No one enjoys spending more time than absolutely necessary on cleaning. These cleaning shortcuts will show you how to get the satisfaction of a clean house without spending all day achieving it.
Map a cleaning route
For a one-story house or an apartment, start with a corner room and work inward. If you have a two-story house, start with a room at the top corner of your home and work your way in and down. Clean each room completely before moving on to save energy and time wasted from walking back and forth.
Break up chores
Instead of spending an entire day or weekend cleaning, clean half the house, or one story of a two-story, on one day or afternoon. Clean the other half or other story on another afternoon. Reserve a block of time for the attic, basement or garage.
When to hire a professional
Consider hiring a professional window...
With all the home improvement ideas out there, discovering the ones that’ll increase your return on investment can be difficult. The bathroom and kitchen are the hubs of the home and improving these will instantly add value to your property. These two areas are always an excellent place to start your home improvements. However, if your kitchen and bathroom already look great and are in excellent condition, there’s no reason to disturb their aesthetics. Instead, implement these five budget-friendly home improvements throughout your home to boost your home’s value.
Updating the floors is one of the best home improvements you can do to increase your home’s value. However, you don’t have to tear apart the entire house to receive these benefits. Instead, focus on larger and/or weathered areas to highlight your home improvements. Replacing old carpet or tile with modern options, such as hardwood or mosaics, will bring an immediate rise in property value.
Refinish hardwood floors for a cost-effective home improvement
Some of the best home improvements can be done throughout your entire house without having to tear or rip anything apart. Old fixtures...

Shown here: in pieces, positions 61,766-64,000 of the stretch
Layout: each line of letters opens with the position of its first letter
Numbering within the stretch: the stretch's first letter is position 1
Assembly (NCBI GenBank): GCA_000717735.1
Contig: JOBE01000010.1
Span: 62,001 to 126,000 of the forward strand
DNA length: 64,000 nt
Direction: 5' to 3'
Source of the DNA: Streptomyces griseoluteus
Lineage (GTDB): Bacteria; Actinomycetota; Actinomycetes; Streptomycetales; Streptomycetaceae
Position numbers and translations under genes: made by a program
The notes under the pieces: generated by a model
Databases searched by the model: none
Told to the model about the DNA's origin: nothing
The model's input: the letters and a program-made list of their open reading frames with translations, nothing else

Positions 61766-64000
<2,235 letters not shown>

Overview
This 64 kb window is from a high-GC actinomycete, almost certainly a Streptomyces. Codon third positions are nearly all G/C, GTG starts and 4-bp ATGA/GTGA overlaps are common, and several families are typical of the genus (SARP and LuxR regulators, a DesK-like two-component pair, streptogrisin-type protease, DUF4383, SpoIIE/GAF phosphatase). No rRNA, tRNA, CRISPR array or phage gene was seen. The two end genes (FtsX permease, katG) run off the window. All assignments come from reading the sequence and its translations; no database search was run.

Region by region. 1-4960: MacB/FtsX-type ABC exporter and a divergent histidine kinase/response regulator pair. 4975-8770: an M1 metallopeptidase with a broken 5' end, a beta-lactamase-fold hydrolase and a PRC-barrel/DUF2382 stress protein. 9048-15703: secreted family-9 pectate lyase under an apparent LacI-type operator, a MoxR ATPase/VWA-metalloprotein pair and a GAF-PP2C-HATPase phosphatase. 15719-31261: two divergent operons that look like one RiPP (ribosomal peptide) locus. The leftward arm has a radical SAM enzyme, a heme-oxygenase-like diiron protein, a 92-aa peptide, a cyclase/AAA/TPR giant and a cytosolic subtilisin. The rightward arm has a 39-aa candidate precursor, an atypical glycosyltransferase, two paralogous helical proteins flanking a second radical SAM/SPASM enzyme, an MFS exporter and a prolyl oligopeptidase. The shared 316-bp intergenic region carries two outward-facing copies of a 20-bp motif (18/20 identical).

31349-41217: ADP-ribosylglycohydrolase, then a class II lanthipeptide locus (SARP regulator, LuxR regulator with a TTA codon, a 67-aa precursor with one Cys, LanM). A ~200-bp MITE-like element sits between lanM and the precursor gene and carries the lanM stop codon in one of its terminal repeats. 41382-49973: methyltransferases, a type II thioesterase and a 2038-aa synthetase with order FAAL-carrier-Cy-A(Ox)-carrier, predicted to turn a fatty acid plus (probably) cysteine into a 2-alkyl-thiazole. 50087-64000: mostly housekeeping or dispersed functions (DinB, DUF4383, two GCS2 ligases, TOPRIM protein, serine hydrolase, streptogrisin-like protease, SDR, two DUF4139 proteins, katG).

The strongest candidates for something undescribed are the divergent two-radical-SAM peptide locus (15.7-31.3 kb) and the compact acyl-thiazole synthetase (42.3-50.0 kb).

Seller disclosure is a tricky maze to navigate. If you've recently decided to put your home on the market, you might feel hesitant to reveal problems (minor though they might be) which could discourage potential buyers. But not revealing them could get you in a world of legal trouble.
So how much do you really need to disclose? And how detailed do you need to beWe'd love to give you a concrete answer. But disclosure laws vary by state—and even by city. So here are some basic rules to govern how and when you disclose any problems. (Just remember to do your research on local regulations, and check with your Realtor®
and/or real estate attorney so you can know you're totally covered.)
In general, sellers should disclose any known facts about the physical condition of the property, existence of dangerous materials or conditions, lawsuits or pending matters that may affect the value of the property, and any other factors that may influence a buyer’s decision.
But how can you possibly know what might influence a buyer's decision? Maybe a window leaks a little bit when it rains or the basement just barely floods every now and then. Do you really need to disclose it? After all, you've learned to live with those things, so the buyer should be able to deal with them, too, right?
Wrong answer! Especially if you want to avoid a lawsuit down the...